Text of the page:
17 The sons of Shem: Elam, Asshur, Arpachshad, Lud, and Aram. And the sons of Aram: Uz, Hul, Gether, and Meshech. 18 Arpachshad fathered Shelah, and Shelah fathered Eber. 19 To Eber were born two sons: the name of the one was Peleg (for in his days the earth was divided), and his brother’s name was Joktan. 20 Joktan fathered Almodad, Sheleph, Hazarmaveth, Jerah, 21 Hadoram, Uzal, Diklah, 22 Obal, Abimael, Sheba, 23 Ophir, Havilah, and Jobab; all these were the sons of Joktan.
24 Shem, Arpachshad, Shelah; 25 Eber, Peleg, Reu; 26 Serug, Nahor, Terah; 27 Abram, that is, Abraham.
With that, you are ready to consider the following observations and meditations:
Shem was the son of promise through Noah (Genesis 9:26–27). Here is the line of our Messiah, our Savior, Jesus Christ (Luke 3:36). For my salvation (and yours), God sovereignly preserved the line of promise to fulfill the earliest gospel declaration (Genesis 3:15). Oh, what a God and what a Savior! Shem produced offspring so that the line might be preserved for our Savior. As from the beginning, God does not choose all to be His people nor to be those through whom He will display His grace. None of us has been unaffected by the line of Shem after the Flood of Noah’s day, because all of us have been impacted by the person and ministry of Jesus Christ, our Lord and Savior.
Out of the sons of Shem, God chose a man with a very unusual and strange name: Arpachshad. Arpachshad was born just two years after the Flood (Genesis 11:10). God had just destroyed the entire world except for the animals and people preserved inside the ark that Noah and his sons built. Arpachshad appears to have been either the first child born after the Flood, or one of the first. He was evidence of God’s continued blessing (Genesis 9:1) and a witness of the rainbow as God’s promise never to destroy the world again by means of a flood. Mystery surrounds his name and the biblical text exhibits some irregularities when he and his descendant Shelah appear—perhaps indicating his great significance (Genesis 11:12, 14). Perhaps Arpachshad headed the line of the ancient Chaldeans (also known as Chasdim).
From a descendant of Arpachshad came Eber and out of Eber came Peleg, whose lifetime witnessed God’s judgment on the tower of Babel (Genesis 10:25; 11:1–9). The depravity of mankind and their fallen condition continued even after the Flood, because Noah and his sons sired fallen sinners like themselves. We likewise father sinners like ourselves, even though God has saved us through the gospel of His dear Son, our Savior Jesus Christ.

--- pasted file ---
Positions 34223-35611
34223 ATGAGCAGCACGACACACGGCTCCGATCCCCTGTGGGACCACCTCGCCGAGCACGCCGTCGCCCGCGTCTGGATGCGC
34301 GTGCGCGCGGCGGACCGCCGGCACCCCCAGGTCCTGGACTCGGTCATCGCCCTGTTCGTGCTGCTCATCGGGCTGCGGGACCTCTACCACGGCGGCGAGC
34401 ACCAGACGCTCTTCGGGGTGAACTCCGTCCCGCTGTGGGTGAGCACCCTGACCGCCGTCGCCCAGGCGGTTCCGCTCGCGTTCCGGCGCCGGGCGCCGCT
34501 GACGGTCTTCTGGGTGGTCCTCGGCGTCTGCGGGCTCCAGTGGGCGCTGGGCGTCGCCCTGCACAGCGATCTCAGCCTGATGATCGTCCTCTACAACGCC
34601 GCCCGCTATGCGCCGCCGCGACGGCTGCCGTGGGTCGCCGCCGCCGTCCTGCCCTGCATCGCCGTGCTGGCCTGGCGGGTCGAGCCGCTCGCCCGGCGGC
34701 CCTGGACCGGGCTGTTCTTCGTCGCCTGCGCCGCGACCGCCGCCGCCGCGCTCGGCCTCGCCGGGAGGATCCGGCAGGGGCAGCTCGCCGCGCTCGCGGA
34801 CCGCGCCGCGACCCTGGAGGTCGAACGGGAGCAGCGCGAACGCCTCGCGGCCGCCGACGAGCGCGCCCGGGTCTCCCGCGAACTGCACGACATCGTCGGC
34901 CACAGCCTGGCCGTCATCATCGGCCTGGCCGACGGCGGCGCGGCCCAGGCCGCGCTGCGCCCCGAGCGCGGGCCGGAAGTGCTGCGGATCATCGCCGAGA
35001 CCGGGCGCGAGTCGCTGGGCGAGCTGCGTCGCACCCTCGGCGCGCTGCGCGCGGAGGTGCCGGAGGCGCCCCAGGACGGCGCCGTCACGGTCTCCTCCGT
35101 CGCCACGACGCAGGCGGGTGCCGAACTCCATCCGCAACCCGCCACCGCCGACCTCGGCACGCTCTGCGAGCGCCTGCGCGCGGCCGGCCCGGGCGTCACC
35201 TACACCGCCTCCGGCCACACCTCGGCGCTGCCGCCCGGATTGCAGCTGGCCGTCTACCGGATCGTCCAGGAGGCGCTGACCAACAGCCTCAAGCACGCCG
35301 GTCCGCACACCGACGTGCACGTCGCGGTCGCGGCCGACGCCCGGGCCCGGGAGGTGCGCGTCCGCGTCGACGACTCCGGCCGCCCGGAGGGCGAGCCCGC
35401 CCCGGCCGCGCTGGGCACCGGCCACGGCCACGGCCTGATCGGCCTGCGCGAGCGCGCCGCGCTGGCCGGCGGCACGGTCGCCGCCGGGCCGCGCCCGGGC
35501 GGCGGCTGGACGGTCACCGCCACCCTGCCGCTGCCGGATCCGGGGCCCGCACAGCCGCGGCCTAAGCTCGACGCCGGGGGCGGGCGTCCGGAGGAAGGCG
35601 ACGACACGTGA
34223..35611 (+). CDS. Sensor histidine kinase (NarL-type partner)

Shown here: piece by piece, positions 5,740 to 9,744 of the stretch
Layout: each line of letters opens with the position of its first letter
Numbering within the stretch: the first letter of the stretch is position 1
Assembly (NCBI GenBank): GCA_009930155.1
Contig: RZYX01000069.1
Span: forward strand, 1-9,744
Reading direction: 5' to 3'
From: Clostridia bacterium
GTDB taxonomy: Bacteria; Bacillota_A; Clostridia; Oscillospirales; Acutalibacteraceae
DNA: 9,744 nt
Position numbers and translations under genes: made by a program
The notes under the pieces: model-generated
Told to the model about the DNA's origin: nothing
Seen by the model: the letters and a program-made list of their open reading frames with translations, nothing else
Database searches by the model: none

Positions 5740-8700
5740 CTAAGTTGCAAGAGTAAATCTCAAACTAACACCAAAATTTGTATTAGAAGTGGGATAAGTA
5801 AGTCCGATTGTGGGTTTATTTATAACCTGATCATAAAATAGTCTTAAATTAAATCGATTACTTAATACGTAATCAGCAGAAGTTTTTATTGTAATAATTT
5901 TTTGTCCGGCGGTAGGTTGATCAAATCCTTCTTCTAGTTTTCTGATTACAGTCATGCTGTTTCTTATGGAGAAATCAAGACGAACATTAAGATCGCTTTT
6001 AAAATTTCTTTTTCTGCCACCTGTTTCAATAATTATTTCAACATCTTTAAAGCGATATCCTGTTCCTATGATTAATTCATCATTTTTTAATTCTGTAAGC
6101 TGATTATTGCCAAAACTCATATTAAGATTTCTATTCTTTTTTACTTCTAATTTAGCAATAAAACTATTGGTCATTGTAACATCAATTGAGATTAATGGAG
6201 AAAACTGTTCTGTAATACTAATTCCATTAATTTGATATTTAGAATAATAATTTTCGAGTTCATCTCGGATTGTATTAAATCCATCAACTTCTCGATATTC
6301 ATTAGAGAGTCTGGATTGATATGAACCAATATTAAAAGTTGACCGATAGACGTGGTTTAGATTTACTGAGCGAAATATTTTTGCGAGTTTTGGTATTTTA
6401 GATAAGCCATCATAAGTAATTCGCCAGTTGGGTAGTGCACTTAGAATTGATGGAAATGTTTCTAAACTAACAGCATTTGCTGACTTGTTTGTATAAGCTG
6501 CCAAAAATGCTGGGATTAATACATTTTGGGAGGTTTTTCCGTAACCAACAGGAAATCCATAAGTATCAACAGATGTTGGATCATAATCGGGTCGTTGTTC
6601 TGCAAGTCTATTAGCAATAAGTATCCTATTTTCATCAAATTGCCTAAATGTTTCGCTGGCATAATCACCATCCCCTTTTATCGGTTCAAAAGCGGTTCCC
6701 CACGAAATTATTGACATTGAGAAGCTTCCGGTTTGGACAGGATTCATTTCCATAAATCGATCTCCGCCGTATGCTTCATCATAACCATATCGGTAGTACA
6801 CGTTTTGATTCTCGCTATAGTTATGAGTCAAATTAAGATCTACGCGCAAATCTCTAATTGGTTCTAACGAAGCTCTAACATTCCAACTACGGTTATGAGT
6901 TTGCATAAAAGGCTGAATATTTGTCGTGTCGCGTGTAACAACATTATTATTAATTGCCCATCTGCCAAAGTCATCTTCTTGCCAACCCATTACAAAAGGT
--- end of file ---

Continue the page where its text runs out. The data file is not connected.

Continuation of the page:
Descendants of Adam
All of these names are so strange and many of them fall outside the line of descendants leading to the Messiah. However, all are still descendants of Adam and bear God’s image. All are human and all are under obligation to worship their Creator. We know that some of these probably never worshipped God the way they should have. Their names are here, because God cares for each one and also desires to attest to the historicity of the events that surrounded their lives after the Flood.
Pre-Flood Names Related to Places
Some names hearken back all the way to pre-Flood places and peoples like the Garden of Eden (Genesis 2:11, Havilah, and 2:14, Asshur). Like us, people carry with them the memories of those who preceded them—their parents, grandparents, and great-grandparents—and the places where they resided. We pass on memories from “the old country” and we recount our family history. We even name geographical features after those from our previous land of residence—sometimes even choosing to live where the surrounding terrain reminds us of our prior home far away.
This particular genealogical section in 1 Chronicles 1 concludes with Abraham. God chose him to be one of the most significant figures in the line of Messiah (Matthew 1:1). Through his offspring all nations will be blessed (Genesis 12:1–3). Abraham was not a perfect man, but he was called “a friend of God” (2 Chronicles 20:7; Isaiah 41:8; James 2:23). If you and I hold fast to our faith, like Abraham, perhaps we, too, might be remembered as having a very close relationship to our God.
We Who Now Live
All of these names in a small section of biblical genealogies are from the past. All of these men died. One day we, too, shall die. We will not be recorded in the pages of Scripture in any genealogy like these individuals, but we know that our names are written in the Lamb’s book of life. They are recorded in order to teach us about the doctrine of God, the doctrine of man, the doctrine of sin, and the doctrine of salvation. Sometimes, their stories or their sins will convict us of sin in our lives. Often, by reading the greater context, we can be corrected by seeing how God displays His holiness, His justice, and His mercies. By reading their stories, we receive instruction in righteousness. By their genealogies God equips us for every good work. All of these things (including the genealogies) were “written for our instruction, that through endurance and through the encouragement of the Scriptures we might have hope” (Romans 15:4). Yes, the narratives occasionally inserted into and accompanying the biblical genealogies report what “happened to them as an example, but they were written down for our instruction, on whom the end of the ages has come” (1 Corinthians 10:11). Read the biblical genealogies as though they record our own families and the people we know. God recorded each name intentionally and with purpose. Let’s not ignore them nor eliminate them from our reading or our meditation.